In Honor of Washington State’s Arbor Day: Spectacular Trees in Seattle

Native and non-native, Seattle has some amazing trees

By Jim Demetre and Lara Hale March 14, 2016

The top of a tree in a forest.

This article originally appeared in the April 2016 issue of Seattle magazine.

Those towering evergreens that surround the city sparked the lumber boom of the late 19th century and continue to draw lovers of the great outdoors today.

But while the pines, spruces and firs that earned the Emerald City its nickname, the diversity of Seattle’s trees—both native and non-native species—add more than verdancy to the palette of our local landscape. Think of the delicate pink of the cherry trees’ blooms, the warm ocher of peeling madrone bark, and the blazing crimson of Japanese maple leaves.

Twenty years ago, the City of Seattle, in cooperation with nonprofit Plant Amnesty, established the Heritage Tree Program, with a mission to recognize and protect trees notable for their size, age or association with a community or historic event.

In celebration of that program’s anniversary and Washington state’s Arbor Day on April 13 and Earth Day on April 22, we’re sharing some of our favorites among the city’s most celebrated trees.

Yoshino Cherry

Yoshino Cherry

There are many Japanese flowering cherry species and varieties planted throughout Seattle, but the Yoshino cherry trees (Prunus x yedoensis) on the University of Washington Quad are without a doubt the most spectacular specimens. The same variety grows on the National Mall in Washington, D.C.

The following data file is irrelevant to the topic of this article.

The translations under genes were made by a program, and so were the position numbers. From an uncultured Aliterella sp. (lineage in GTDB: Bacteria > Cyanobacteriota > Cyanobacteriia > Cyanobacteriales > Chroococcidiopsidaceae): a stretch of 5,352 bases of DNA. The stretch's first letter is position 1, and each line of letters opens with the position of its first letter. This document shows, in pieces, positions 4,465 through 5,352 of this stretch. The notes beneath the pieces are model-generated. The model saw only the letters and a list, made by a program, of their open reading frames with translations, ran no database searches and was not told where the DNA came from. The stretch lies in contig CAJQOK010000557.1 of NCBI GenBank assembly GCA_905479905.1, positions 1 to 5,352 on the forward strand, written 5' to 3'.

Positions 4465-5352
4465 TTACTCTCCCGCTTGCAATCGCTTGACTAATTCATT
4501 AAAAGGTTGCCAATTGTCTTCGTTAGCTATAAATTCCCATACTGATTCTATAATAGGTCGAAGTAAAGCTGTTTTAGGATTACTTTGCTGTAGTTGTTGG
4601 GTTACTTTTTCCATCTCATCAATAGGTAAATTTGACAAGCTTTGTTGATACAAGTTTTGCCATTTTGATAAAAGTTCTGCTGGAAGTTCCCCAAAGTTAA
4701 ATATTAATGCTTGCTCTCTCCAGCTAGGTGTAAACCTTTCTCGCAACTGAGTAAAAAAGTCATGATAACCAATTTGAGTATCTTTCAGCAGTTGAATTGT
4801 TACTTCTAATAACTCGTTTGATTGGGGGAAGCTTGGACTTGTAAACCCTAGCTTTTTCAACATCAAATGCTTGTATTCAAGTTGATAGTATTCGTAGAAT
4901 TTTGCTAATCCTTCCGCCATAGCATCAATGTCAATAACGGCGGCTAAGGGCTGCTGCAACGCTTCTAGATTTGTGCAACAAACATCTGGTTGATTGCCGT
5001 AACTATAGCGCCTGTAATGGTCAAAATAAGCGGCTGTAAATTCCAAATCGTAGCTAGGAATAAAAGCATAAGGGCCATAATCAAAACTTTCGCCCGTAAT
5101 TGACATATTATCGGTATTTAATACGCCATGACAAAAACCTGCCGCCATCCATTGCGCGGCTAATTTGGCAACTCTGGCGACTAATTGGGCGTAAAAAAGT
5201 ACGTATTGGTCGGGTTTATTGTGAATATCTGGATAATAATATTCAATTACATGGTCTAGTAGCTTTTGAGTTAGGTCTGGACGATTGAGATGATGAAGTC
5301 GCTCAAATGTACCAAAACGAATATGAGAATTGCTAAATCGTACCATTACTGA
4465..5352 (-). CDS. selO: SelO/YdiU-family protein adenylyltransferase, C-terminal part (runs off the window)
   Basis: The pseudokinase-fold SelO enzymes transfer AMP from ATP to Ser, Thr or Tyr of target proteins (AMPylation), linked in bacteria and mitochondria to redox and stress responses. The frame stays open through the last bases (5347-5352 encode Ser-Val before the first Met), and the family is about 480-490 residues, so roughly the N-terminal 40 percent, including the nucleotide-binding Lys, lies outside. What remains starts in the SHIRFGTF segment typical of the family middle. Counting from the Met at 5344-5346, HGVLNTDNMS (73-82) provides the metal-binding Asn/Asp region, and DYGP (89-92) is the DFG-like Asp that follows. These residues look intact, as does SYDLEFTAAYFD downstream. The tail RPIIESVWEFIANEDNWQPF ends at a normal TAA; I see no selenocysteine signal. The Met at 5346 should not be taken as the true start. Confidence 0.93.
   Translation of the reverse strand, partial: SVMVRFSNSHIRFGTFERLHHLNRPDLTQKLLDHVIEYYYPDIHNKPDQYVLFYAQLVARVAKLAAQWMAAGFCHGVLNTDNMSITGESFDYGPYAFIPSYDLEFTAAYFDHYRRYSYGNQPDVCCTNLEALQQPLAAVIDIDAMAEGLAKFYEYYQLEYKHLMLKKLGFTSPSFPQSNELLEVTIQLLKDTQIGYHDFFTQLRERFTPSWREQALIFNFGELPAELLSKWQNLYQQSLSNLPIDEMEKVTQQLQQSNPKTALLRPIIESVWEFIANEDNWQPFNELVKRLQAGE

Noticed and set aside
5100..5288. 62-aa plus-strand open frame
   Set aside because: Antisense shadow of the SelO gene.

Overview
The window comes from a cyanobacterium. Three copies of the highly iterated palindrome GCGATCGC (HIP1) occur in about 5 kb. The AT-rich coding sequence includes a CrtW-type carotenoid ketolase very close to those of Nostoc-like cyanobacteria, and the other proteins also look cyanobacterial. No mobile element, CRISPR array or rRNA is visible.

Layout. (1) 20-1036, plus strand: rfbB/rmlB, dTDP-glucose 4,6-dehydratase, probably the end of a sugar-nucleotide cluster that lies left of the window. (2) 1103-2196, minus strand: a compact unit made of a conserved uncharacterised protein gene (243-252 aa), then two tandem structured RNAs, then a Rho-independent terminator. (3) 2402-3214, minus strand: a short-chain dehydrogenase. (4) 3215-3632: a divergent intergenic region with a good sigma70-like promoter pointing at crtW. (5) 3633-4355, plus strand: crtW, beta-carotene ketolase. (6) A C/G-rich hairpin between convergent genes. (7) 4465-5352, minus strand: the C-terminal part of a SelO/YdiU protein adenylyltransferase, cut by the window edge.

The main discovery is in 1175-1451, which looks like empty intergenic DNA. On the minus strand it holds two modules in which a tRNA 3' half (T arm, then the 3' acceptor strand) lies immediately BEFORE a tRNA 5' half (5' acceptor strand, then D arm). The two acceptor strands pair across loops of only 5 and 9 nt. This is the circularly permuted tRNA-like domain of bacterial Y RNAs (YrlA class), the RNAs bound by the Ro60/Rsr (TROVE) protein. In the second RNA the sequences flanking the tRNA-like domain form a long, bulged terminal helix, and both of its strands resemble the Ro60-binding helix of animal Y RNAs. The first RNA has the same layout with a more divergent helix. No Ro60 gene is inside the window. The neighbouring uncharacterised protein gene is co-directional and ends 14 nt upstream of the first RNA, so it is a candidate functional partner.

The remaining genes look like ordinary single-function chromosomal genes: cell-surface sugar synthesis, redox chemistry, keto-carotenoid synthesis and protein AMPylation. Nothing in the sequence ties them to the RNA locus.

Japanese Maple

Japanese Maple

The Japanese maple (Acer palmatum dissectum), notable for its twisted trunk and stunning autumnal color display, has more than 300 variations. Seen all over the city, this one is located at the beautiful Kubota Garden in south Seattle.

Japanese White Pine

Photo courtesy of Beth Crook

Japanese White Pine

This specimen of Japanese white pine (Pinus parviflora), likely one of the oldest in the Seattle area, is in the Kubota Garden. A slow growing tree, it may also be one of the largest. Its blue-gray hue comes from the white lines or stomata on the underside of the needles.

Southern Magnolia

southern magnolia
The evergreen southern magnolia (Magnolia grandiflora), as its name implies, is characteristic of the Deep South. However, its dark, glossy leaves and fragrant white blooms make it one of the more popular ornamental landscape trees in Seattle, too.

Photo courtesy of Beth Crook

Southern Magnolia

The evergreen southern magnolia (Magnolia grandiflora), as its name implies, is characteristic of the Deep South. However, its dark, glossy leaves and fragrant white blooms make it one of the more popular ornamental landscape trees in Seattle, too.

Western Red Cedar

Photo courtesy of Beth Crook

Western Red Cedar

The Western red cedar (Thuja plicata) was extremely important to the area’s native tribes, who used the trunks for their canoes and the fibrous bark for their clothing. Today, its bright green sprays and reddish bark are signatures of our landscape. These trees are found all over Seattle, with some fine examples in Seward Park.

Madrona

Madrona

Its large, shiny leaves, twisting habit, red berries and peeling, rust-colored bark make the madrona (Arbutus menziesii) perhaps the most visible of Seattle’s native trees; see them in Seward and Frink parks. There is no other large, broadleaf evergreen tree that grows this far north in the entire world.

 

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